Investigations of novel dimerisations and brevianamide-type alkaloids
Item statusRestricted Access
Embargo end date11/03/2023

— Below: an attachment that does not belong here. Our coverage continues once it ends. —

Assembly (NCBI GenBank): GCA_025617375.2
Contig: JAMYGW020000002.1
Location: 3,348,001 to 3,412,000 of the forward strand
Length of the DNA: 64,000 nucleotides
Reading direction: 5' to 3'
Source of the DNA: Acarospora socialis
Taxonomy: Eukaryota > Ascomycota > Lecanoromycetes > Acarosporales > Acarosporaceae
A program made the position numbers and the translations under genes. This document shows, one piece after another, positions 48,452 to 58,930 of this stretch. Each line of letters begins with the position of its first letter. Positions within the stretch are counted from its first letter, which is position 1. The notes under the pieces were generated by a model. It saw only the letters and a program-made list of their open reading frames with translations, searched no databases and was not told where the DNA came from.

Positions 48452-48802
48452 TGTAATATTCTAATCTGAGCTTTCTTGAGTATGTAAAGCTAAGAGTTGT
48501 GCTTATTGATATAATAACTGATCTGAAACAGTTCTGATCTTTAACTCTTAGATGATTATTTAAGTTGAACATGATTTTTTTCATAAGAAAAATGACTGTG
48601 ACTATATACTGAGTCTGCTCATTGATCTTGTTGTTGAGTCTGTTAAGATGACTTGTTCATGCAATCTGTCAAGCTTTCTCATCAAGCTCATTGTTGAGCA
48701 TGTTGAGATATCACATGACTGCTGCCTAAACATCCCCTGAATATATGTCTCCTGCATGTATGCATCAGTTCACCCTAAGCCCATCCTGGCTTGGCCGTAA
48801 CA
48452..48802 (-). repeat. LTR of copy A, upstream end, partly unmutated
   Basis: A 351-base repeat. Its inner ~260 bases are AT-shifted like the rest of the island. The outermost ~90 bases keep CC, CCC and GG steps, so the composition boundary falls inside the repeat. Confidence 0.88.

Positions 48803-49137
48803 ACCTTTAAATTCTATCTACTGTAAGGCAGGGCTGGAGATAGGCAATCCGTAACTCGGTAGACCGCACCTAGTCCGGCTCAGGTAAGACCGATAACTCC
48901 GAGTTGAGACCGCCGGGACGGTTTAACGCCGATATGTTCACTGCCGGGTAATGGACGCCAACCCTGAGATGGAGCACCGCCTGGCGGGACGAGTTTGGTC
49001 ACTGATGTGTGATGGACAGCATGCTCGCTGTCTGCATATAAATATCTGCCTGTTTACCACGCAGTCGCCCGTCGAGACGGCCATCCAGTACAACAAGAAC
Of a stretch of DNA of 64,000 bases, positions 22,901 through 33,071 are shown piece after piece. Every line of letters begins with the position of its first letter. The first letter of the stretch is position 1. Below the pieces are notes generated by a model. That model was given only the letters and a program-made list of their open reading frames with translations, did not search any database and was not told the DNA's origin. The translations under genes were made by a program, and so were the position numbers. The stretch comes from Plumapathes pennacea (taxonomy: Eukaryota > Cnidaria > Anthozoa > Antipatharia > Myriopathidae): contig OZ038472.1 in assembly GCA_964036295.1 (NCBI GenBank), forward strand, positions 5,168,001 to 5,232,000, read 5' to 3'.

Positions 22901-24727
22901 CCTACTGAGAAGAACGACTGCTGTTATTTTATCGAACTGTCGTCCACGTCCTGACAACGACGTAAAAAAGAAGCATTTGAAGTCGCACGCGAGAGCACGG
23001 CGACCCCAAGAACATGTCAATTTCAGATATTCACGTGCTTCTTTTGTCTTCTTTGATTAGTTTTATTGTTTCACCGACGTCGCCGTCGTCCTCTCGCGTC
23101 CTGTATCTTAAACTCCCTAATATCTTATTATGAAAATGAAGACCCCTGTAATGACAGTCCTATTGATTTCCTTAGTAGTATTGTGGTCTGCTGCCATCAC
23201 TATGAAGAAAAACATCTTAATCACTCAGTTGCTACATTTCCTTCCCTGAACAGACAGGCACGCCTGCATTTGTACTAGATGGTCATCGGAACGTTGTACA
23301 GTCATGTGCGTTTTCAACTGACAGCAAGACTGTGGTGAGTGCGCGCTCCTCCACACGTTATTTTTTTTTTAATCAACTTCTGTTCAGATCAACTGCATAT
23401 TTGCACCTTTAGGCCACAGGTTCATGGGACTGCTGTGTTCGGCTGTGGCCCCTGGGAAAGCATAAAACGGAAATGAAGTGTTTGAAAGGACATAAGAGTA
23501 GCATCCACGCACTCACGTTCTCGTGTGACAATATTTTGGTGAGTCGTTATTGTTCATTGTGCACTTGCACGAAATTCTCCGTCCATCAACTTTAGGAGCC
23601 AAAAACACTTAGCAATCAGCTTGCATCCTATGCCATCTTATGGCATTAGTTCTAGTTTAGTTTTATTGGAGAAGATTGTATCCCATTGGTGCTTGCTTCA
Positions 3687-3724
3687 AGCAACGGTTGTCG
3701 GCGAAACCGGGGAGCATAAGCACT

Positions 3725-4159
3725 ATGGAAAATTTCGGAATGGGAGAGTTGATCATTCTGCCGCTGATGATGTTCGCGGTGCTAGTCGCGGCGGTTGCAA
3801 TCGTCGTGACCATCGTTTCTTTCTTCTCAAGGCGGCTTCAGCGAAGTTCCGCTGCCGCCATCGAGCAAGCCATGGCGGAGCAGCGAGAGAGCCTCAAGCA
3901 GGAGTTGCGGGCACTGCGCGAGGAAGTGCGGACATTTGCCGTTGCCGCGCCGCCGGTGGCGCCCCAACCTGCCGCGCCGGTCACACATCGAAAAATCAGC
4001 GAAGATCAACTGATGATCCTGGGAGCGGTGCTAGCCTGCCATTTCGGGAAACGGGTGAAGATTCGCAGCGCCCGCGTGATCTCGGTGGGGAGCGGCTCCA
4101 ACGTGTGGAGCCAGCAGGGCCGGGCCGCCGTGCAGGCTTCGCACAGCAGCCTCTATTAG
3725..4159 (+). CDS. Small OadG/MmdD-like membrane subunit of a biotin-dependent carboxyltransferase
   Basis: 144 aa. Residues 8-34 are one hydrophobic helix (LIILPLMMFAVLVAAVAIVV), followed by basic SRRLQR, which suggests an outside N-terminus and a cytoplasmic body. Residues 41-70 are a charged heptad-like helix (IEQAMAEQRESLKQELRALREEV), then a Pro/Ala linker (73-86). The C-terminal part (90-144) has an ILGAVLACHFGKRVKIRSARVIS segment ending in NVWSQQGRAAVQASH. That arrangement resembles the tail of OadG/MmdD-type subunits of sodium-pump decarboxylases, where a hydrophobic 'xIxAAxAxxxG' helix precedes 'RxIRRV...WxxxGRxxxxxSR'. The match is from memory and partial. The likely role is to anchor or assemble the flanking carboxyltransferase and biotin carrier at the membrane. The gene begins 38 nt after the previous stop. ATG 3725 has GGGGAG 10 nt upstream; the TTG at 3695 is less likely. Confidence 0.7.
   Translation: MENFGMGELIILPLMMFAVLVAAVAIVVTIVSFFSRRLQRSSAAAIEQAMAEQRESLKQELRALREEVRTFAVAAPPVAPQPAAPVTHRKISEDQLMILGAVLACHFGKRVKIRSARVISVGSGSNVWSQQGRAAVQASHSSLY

This thesis describes work towards two discrete projects; Chapter 1-3 methodology development of enantioconvergent reactions, Chapter 5-7 total synthesis of brevianamide type natural products. Both of these studies are linked through the underlying theme of the development of novel dimerisations. CHAPTER 1-3: Classically, asymmetric synthesis has relied upon kinetic resolutions to deal with racemic starting materials. Unfortunately, the use of kinetic resolutions is limited to a maximum 50% yield, which represents a serious inefficiency in modern chemical synthesis. Enantioconvergent reactions offer a method to circumvent this limitation and afford a single enantioenriched product in a maximum theoretical yield of 100%. However, all currently known methods for achieving enantioconvergency are limited in their substrate scope; the starting materials invariably contain stereogenic elements that are amenable to mutation or ablation and are currently unable to contain multiple stereogenic centres. We aimed to overcome this long-standing limitation by developing stereoretentive-enantioconvergent reactions, which would allow the use of racemic substrates with multiple robust stereogenic elements. The new approach would feature a symmetry-breaking dimerisation of racemic starting materials to form of a non-meso dimeric product. To accomplish this we targeted dimerisations that are inherently heterochiral-selective (i.e., opposite enantiomers dimerise), and developed methods to make these reactions enantioconvergent. This thesis will describe our investigations into previously known heterochiral-selective dimerisations; an aza-Darzens dimerization (Chapter 2) and a Diels–Alder dimerization (Chapter 3), and efforts to make them enantioconvergent including the success of performing the first stereoretenetive enantioconvergent aza-Darzens reaction. CHAPTER 4-7: The brevianamides are a family of alkaloid natural products extracted from the Aspergillus and Pencillium fungi. The brevianamides were the first natural products, isolated in 1969, to contain the archetypal bicyclo[2.2.2]diazaoctane ring. Since their first isolation their complex structure and varied biological activities have inspired many total syntheses. Despite decades of experimentation, the synthesis of many members of the brevianamide family have yet to be conquered and many unanswered questions remain about their biosynthetic origin. In 2020 the Lawrence group published the first total synthesis of brevianamide A, over 50 years since its isolation. This thesis continues the Lawrence group’s work and describes the efforts towards the first total synthesis of a dimeric member of the natural product family, in addition to the concise bioinspired total synthesis of other members. These studies also provided new mechanistic insights into the key domino reaction pathway believed to be biosynthetically responsible for constructing the core bicyclo[2.2.2]diazaoctane motif.